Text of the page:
The front window is back in but it operates stiffly. Long term it will get one of those rock guards over it and that will probably limit its ability to open.

On the next window I am going to try stretching the weather stripping a little bit and see if it fits better. The way the front window is, it isn't going to leak but the I think that along the top edge under the hinge it might be a little too thick.
The rockguard does not stop the window from opening completely.

DO NOT stretch the gasket. After a period of time, the "D" shaped gasket will change shape enough to ease the window closing. But the best thing about is, as you pointed out, is that it provides a superior seal over the original double flared gasket.

Andy
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Old 06-15-2008, 07:44 PM   #6
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1972 23' Safari
Tallassee , Alabama
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Points taken ...

I tried shooting a little bit of WD-40 into the hinge. Amazing, the window no longer binds. Now that I have the guides in correctly, it goes up and down fairly easily.

Is there a better lubricant for hinge?

Tom Bray
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Old 06-16-2008, 12:57 AM   #7
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Points taken ...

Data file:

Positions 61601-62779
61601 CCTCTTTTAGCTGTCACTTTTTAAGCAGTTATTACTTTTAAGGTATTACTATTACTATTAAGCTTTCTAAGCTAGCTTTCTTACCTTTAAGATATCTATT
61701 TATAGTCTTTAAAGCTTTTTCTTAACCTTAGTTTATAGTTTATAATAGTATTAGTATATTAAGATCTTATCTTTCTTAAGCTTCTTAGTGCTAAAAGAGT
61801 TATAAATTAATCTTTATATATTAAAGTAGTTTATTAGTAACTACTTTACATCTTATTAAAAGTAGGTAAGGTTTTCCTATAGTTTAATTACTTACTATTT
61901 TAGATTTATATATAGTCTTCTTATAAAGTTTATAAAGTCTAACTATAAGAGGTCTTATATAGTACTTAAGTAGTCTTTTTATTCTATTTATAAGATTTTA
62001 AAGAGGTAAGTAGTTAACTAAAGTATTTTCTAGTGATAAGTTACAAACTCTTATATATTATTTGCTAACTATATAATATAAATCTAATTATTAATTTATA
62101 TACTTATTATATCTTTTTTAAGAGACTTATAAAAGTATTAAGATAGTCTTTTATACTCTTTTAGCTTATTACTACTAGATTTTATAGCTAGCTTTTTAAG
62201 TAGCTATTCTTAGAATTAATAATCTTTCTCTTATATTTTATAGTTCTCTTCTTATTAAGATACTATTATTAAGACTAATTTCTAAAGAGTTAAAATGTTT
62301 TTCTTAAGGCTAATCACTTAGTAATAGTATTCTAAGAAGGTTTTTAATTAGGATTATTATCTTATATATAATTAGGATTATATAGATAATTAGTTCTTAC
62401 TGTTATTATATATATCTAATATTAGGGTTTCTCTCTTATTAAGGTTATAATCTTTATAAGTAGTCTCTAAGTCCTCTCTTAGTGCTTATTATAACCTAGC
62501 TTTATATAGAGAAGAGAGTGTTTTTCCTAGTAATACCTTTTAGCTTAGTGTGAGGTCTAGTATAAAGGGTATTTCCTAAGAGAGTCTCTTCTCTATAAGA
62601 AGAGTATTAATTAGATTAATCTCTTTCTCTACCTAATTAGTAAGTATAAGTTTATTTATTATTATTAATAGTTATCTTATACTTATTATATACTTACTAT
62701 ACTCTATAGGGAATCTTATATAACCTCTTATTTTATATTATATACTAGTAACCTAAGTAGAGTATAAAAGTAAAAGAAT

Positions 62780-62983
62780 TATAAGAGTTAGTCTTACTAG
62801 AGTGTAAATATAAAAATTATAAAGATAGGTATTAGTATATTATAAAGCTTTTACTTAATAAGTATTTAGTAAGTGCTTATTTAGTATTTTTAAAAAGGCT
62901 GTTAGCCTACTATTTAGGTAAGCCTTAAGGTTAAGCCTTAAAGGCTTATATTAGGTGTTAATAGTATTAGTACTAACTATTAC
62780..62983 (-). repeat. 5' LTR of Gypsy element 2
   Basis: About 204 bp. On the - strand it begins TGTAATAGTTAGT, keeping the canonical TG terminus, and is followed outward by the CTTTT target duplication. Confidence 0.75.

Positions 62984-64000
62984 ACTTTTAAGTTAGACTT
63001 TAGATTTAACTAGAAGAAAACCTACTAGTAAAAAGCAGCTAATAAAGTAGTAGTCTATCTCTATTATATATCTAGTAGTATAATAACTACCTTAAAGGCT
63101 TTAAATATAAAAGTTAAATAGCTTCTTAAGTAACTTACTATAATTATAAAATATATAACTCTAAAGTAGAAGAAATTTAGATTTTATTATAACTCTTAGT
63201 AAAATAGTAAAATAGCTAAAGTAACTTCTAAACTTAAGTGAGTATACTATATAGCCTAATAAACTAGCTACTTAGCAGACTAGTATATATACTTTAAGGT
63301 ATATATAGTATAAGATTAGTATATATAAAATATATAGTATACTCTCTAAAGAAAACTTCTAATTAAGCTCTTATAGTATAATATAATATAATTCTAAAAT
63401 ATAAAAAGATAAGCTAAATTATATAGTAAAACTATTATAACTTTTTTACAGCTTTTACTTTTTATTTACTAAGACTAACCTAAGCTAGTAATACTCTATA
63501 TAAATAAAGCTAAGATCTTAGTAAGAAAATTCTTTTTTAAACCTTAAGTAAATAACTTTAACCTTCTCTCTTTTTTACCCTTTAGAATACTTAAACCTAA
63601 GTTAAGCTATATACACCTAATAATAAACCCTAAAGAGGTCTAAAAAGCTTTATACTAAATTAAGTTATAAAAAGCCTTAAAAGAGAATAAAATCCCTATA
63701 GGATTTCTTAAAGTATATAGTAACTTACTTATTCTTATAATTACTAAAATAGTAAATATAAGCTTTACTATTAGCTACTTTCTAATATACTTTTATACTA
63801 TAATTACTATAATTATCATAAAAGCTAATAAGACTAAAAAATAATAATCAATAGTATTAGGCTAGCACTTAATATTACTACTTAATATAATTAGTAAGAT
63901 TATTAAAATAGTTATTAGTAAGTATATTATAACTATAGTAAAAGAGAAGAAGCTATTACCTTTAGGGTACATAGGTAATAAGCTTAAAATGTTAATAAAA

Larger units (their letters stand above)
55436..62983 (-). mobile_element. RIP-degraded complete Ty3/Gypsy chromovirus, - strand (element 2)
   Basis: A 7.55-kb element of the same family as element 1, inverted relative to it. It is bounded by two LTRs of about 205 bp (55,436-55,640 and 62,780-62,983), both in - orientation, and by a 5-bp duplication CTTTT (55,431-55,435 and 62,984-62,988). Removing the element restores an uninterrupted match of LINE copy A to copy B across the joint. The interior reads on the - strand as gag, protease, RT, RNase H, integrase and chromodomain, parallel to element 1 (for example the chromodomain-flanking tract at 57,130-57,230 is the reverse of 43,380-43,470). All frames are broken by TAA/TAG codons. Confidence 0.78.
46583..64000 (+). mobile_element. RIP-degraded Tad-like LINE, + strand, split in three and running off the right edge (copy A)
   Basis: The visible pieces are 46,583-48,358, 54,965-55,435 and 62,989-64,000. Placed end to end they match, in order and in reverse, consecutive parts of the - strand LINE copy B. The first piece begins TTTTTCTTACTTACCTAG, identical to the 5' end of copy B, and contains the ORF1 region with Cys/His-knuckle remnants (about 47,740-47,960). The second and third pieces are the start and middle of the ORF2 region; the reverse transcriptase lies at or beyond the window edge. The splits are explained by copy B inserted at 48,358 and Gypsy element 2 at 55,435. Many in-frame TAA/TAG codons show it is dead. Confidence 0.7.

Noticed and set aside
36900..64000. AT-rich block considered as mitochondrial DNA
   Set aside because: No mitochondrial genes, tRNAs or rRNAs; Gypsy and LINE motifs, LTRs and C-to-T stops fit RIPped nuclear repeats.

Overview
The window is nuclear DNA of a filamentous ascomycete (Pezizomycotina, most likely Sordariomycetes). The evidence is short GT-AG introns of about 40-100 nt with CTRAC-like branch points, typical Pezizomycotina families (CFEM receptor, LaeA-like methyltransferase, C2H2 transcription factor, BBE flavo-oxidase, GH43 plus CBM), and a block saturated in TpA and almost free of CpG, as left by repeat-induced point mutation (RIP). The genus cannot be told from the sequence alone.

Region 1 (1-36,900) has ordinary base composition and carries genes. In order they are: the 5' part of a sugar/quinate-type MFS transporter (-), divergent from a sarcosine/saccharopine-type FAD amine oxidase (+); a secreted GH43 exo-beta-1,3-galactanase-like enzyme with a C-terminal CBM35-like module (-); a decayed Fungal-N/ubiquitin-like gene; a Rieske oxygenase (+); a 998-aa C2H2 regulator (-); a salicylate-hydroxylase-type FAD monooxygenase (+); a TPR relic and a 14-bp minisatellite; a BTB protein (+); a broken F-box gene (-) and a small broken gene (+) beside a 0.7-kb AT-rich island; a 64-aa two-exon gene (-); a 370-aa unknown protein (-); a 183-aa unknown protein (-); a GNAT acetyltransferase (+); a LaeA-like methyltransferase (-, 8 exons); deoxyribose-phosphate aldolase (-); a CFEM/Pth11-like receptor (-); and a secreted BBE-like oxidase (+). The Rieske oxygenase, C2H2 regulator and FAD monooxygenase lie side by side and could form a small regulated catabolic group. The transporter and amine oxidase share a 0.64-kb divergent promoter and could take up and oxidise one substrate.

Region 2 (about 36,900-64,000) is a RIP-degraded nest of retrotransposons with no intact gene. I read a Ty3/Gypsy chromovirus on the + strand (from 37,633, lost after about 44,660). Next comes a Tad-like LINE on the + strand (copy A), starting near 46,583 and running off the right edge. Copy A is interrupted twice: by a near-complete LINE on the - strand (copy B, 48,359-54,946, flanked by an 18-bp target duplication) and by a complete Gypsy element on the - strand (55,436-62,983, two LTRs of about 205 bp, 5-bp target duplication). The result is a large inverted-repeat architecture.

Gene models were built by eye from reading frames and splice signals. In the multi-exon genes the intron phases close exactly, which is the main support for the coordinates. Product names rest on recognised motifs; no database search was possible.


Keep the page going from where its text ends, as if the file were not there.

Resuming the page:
I tried shooting a little bit of WD-40 into the hinge. Amazing, the window no longer binds. Now that I have the guides in correctly, it goes up and down fairly easily.

Is there a better lubricant for hinge?

Tom Bray
Never use WD40 on your Airstream.

Always use "Silicone spray."

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Old 06-17-2008, 10:01 PM   #8
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1972 23' Safari
Tallassee , Alabama
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Other than keeping it off the finished aluminum (and making sure it doesn't drip on it), what is the reason for not using WD-40?
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Old 02-05-2011, 12:14 PM   #9
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1972 27' Overlander
Mo Hill , California
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Even better yet, I found the replacement rivets for those hinges at Grainger. Part number #1HBZ7.
And on the topic of new Gaskets, I've got extra of this automotive gasket that I am replacing on the entire trailer. I had to buy it by the 400' roll... Anyone need some for your windows? Check it out on my website as I get further through the install.